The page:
Unfortunately, the Spanish writer and director Antonio Mercero passed away this last weekend. He was behind some cult Spanish movies and here you have our top 5.


Four boys get lost in the forest in the middle of a storm and go take refuge in an abandoned mansion. There they will meet and face Dracula, the Werewolf, Quasimodo and Doctor Frankenstein. Despite the attempts of the monsters to scare them and, in passing, recover the lost prestige, the boys, with the help of Count Dracula’s son, will face the evil creatures. (IMDB)

With Paul Naschy, Fernando Bilbao and more.

  1. LA GUERRA DE PAPA (1977)

Spain, March 1964: Quico is a very naughty child of three belonging to a wealthy middle-class family. Since Cristina’s birth, he feels he has lost the privileged position of “prince” of the house for his eight months old sister. So, with his brother Juan, who is eight years old and is quite disobedient, spend their time committing prank after prank, causing the resulting anger of his mother, the nanny and the old housemaid. The rest of the family members are two much older brothers, his resigned mother and a retrograde father of authoritarian ideas. But many years have passed, and the civil war that won the despot Don Pablo is simply for their children “Dad’s war”. (IMDB)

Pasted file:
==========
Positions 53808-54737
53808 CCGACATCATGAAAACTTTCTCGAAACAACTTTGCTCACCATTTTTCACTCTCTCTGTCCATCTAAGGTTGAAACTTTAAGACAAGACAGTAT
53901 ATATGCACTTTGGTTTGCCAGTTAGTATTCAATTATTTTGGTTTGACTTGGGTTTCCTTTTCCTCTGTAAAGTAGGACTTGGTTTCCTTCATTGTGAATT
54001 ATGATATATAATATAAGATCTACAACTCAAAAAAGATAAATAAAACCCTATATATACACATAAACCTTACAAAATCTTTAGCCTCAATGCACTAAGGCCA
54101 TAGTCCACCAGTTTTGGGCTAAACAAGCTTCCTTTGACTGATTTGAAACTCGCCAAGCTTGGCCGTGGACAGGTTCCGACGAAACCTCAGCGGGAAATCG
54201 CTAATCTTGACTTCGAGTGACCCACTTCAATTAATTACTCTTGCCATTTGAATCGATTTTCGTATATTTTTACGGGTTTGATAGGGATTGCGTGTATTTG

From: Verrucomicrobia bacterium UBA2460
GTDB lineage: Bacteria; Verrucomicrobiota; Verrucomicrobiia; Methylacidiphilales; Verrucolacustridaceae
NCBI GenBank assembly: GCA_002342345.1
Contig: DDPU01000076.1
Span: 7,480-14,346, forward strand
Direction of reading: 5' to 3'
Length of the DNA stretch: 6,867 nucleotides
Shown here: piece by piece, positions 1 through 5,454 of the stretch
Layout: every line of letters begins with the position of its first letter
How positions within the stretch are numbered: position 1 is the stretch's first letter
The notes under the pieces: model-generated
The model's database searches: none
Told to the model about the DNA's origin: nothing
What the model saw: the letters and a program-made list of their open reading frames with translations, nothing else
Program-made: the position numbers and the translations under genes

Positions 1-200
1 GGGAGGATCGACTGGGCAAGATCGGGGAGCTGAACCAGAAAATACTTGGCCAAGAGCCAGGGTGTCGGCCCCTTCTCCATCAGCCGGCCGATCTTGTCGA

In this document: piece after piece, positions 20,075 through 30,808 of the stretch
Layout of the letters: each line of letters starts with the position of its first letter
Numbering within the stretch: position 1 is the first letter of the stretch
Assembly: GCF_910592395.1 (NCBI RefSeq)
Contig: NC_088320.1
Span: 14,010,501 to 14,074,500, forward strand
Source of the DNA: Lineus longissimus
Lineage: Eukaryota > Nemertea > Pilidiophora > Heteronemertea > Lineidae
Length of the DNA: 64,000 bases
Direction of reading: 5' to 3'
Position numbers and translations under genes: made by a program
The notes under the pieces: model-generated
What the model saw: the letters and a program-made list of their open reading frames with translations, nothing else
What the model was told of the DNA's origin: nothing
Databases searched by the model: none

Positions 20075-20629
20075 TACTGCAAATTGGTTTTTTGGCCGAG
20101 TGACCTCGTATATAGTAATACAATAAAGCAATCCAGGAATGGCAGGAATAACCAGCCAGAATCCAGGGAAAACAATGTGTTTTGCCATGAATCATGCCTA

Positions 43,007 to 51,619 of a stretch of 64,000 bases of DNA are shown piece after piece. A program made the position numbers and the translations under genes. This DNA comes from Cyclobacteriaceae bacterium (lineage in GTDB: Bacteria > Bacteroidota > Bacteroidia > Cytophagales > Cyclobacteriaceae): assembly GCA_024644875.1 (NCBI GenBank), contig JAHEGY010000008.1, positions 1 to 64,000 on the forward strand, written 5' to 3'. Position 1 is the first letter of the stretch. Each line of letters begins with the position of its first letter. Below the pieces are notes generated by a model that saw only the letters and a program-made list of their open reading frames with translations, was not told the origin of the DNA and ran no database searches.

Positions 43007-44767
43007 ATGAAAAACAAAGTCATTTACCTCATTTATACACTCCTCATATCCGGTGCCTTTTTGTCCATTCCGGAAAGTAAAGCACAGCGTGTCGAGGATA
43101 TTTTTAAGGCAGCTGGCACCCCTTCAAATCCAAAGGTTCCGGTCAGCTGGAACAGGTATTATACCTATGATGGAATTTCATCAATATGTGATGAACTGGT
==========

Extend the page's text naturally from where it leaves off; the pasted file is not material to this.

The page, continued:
1. TOBI (1978)

Tobi is a boy who was born with two wings. Some scientist wanted to examine him but that won’t be that easy.


It tells the story of man so obsessed with his new car that after an accident he does not stop to help the injured one.

1. LA CABINA (1972)

A man gets trapped inside a telephone box and nobody is able to free him.


bcc65b20ad2d11e3a1af0ea229d20f9b_8Elena Anele is the woman in charge of SPANISHFEAR.COM, Horror Rises from Spain  and Un Fan de Paul Naschy . A literature and cinema researcher, finishing her postgraduate studies with a thesis about the mystic filmmaker José Val del Omar. She has published in different media and books as Fangoria or Hidden Horror. She has also been in charge of several translations including Javier Trujillo’s complete works, La Mano Film Fest, The Man who Saw Frankenstein Cry and many more.

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